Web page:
The Department of Home Affairs, which is responsible for coordinating the country’s response to disasters, told all non-critical staff to stay home because of the abysmal air quality.

The fires have evolved as something of a public relations disaster for Australian Prime Minister Scott Morrison.

Mr Morrison announced on Saturday he would dispatch 3,000 army, navy and air force reservists to help battle the fires. He also committed $20 million AUD (£10.6 million) to lease firefighting aircraft from overseas.

But the moves did little to tamp down criticism that he was slow to act, even as he has downplayed the need for his government to address climate change, which experts say helps supercharge the blazes.

Australians know to expect summer wildfires. But the blazes arrived early this year, fed by drought and the country’s hottest and driest year on record.

Scientists say there’s no doubt man-made global warming has played a major role in feeding the fires, along with factors like very dry vegetation and trees, and strong winds.

Mr Morrison, chided for past remarks minimising the need to address climate change, has deflected criticism while trying to change his tone.

He has faced widespread criticism for taking a family vacation in Hawaii at the start of the wildfire crisis, as well as for his sometimes distracted approach as the disaster has escalated and his slowness in deploying resources.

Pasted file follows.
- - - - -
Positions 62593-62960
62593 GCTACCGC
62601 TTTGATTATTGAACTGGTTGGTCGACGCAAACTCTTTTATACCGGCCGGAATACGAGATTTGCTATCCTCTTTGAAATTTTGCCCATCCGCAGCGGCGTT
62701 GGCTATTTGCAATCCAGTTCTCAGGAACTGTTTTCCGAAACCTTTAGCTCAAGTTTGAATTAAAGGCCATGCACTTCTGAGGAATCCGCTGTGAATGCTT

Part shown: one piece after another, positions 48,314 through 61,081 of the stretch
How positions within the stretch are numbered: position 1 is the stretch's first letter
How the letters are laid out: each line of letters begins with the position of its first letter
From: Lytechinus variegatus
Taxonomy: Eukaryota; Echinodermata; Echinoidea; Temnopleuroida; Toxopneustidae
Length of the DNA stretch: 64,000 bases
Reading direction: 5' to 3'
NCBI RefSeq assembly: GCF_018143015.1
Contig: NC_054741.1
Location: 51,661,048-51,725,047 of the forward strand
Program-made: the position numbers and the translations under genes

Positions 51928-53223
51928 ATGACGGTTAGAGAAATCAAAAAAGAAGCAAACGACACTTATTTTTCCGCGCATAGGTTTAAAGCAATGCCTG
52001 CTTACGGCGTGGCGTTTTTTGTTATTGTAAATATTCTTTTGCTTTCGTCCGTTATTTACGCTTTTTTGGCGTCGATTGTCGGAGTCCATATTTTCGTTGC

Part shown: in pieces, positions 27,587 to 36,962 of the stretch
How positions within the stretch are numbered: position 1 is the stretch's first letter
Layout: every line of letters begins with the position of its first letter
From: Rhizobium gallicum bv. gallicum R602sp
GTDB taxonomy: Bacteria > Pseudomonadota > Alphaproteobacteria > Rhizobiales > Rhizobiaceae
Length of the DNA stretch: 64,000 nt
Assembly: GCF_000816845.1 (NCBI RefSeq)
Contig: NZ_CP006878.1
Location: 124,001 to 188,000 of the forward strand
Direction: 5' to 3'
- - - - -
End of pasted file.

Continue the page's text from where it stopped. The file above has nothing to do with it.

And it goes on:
Australian Prime Minister Scott Morrison is confronted by angry residents as he visited a wildfire-ravaged Cobargo, NSW, at the height of the fires Credit: ABC TV/AP

His handling of the deployment of reservists also came in for criticism. Commissioner Fitzsimmons, who is leading the fight in NSW, said he learned of the deployment through media reports.

“It is fair to say it was disappointing and some surprise to hear about these things through public announcements in the middle of what was one of our worst days this season, with the second-highest number of concurrent emergency warning fires ever in the history of New South Wales,” he said.

Mr Morrison was also forced to defend a video posted on social media Saturday that promoted the deployment of reservists and the government’s response to the wildfires.

At the Golden Globes, messages of support for Australia came from stars including Ellen DeGeneres, Patricia Arquette and Australian-born Cate Blanchett.

Russell Crowe, New Zealand born but a long-term Australian resident, could not attend as he was home helping take precautions against the fires.

Winning a Golden Globe for his role in The Loudest Voice, Crowe sent a message which was read out on stage by Jennifer Aniston.

It said: “Make no mistake, the tragedy unfolding in Australia is climate change-based. We need to act based on science, move our global workforce to renewable energy and respect our planet for the unique and amazing place it is. That way, we all have a future. Thank you.”

  • The view from the ground: ITV News Correspondent Dan Rivers explains the challenges facing Australians

With wildfires ravaging an area around three times the size of Wales, thousands of Australians are in danger and hundreds of millions of animals have died.

ITV News Correspondent Dan Rivers has been in Australia witnessing the devastating impact of the wildfires, and explains how communities, emergency services, and wildlife are being affected: